The Kidney Stones

As the kidneys filter waste from the blood, they create urine. Sometimes, salts and other minerals in urine stick together to form small kidney stones. These range from the size of a sugar crystal to a ping pong ball or more, but they are rarely noticed unless they cause a blockage. They may cause intense pain if they break loose and push into the ureters, the narrow ducts leading to the bladder.

When kidney stones move through the urinary tract, they may cause:

  • Severe pain in the back, belly, or groin
  • Frequent or painful urination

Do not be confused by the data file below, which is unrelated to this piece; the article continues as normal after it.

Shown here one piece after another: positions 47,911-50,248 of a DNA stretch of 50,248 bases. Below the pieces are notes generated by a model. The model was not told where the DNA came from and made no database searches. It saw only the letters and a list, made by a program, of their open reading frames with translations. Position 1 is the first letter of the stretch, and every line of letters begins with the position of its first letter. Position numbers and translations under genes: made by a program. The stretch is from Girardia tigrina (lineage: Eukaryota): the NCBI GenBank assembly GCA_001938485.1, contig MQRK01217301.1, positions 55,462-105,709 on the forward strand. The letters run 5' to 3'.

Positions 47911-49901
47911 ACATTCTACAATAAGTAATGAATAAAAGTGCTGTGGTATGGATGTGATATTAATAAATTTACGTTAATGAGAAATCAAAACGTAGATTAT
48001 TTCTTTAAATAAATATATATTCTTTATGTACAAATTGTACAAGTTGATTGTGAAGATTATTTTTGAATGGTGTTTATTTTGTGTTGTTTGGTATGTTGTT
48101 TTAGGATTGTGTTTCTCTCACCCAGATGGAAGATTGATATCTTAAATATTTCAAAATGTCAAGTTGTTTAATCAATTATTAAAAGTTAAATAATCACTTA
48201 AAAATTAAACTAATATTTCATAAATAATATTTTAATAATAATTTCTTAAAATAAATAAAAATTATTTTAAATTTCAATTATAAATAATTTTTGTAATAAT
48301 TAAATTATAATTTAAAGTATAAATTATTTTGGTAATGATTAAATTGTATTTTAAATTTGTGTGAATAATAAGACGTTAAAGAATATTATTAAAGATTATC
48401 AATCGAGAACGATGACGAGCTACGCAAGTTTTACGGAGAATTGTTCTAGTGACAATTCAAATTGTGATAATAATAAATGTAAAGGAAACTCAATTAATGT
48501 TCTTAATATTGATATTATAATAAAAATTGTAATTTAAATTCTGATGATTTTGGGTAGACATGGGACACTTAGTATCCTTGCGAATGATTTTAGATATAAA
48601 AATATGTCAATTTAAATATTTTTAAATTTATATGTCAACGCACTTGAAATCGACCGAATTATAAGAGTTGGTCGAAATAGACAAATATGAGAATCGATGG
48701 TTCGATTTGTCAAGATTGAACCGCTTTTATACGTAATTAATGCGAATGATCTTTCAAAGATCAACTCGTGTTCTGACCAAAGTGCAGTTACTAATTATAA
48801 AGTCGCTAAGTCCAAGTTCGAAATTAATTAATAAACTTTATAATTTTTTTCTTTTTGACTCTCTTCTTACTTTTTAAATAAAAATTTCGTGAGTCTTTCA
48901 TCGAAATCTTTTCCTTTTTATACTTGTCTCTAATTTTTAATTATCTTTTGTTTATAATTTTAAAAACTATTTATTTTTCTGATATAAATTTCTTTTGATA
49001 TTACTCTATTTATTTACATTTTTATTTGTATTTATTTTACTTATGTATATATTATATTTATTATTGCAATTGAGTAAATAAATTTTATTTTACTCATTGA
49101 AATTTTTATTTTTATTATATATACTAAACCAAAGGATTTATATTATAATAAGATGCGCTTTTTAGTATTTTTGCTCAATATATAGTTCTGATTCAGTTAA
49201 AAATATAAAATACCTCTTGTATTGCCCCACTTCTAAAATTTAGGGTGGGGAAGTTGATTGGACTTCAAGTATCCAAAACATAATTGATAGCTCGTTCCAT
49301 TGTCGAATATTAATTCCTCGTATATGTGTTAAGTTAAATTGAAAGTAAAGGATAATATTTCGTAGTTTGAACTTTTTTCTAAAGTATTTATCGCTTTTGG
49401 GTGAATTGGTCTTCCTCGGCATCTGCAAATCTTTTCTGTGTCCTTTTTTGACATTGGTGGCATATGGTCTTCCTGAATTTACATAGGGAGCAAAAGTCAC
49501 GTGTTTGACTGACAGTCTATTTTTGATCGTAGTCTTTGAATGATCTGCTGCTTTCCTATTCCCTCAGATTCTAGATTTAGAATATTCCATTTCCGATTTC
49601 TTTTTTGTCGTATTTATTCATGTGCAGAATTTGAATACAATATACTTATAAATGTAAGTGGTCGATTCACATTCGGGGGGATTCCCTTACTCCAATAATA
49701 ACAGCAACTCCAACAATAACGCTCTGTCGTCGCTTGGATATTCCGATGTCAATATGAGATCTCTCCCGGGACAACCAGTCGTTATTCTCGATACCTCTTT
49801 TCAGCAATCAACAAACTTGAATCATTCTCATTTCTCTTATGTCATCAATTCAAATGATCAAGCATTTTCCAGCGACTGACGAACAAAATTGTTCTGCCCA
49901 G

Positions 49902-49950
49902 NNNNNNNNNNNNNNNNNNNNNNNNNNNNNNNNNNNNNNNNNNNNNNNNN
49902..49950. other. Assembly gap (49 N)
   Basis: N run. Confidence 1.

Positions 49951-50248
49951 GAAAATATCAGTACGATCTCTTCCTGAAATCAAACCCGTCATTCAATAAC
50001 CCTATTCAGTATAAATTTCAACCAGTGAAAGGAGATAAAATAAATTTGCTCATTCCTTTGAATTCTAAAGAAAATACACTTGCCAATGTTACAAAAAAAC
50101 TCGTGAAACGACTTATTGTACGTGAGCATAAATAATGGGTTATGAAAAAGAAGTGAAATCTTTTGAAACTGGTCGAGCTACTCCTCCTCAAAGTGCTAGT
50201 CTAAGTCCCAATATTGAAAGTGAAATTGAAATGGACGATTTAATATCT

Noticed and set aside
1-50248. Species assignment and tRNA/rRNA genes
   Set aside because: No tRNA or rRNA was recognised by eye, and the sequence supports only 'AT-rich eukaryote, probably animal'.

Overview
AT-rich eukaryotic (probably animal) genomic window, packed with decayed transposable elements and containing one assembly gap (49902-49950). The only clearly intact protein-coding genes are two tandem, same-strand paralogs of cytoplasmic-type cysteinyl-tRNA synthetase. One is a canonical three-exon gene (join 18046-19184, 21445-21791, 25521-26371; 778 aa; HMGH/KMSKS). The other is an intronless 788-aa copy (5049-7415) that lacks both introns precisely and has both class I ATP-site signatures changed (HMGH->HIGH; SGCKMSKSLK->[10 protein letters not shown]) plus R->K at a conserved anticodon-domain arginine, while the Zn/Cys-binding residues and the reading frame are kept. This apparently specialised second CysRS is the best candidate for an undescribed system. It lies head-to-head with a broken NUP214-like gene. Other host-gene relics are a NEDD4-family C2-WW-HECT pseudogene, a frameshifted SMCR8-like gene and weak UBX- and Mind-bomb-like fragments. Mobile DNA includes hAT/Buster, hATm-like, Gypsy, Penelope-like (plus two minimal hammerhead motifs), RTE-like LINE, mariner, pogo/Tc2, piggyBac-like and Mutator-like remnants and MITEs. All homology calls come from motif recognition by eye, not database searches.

• Blood in the urine
  • Nausea and vomiting

Small stones may pass without causing symptoms.

How Small is the Stones?
The smaller the kidney stone, the more likely it will pass on its own. If it is smaller than 5 mm (1/5 inch), there is a 90% chance it will pass without further intervention. If the stone is between 5 mm and 10 mm, the odds are 50%. But, if a stone is too large to pass on its own, several treatment options are available.

Kidney Stone or Something Else?

If you have sudden, severe pain in the area of back or belly, it’s best to seek medical care right away. It could be renal colic. Abdominal pain is associated with many other conditions, including emergencies like appendicitis and ectopic pregnancy. Painful urination is also a common symptom of a urinary tract infection or an STD.

(to be continued)